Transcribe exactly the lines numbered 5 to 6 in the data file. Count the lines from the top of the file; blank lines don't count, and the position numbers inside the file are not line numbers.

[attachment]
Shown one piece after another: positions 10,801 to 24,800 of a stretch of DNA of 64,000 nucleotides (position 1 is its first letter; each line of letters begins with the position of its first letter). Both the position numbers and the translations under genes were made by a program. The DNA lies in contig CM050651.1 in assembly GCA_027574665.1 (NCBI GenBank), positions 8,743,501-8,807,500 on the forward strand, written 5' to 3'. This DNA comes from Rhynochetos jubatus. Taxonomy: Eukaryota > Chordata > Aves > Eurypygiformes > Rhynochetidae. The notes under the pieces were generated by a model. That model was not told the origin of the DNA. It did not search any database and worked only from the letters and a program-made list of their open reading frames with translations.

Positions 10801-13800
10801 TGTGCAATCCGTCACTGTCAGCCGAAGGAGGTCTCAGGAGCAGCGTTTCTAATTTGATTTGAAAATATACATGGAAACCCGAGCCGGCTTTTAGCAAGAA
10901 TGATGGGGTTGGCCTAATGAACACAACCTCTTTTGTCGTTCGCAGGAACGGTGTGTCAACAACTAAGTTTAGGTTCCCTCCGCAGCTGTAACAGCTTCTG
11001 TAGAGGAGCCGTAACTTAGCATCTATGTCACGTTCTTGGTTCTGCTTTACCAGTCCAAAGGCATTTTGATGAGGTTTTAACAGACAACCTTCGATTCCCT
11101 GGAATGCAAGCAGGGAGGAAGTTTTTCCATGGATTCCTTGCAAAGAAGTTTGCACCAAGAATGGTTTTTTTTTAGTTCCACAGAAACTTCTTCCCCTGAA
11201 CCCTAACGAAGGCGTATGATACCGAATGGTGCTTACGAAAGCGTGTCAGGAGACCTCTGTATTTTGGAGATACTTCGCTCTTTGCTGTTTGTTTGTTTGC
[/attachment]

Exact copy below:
11001 TAGAGGAGCCGTAACTTAGCATCTATGTCACGTTCTTGGTTCTGCTTTACCAGTCCAAAGGCATTTTGATGAGGTTTTAACAGACAACCTTCGATTCCCT
11101 GGAATGCAAGCAGGGAGGAAGTTTTTCCATGGATTCCTTGCAAAGAAGTTTGCACCAAGAATGGTTTTTTTTTAGTTCCACAGAAACTTCTTCCCCTGAA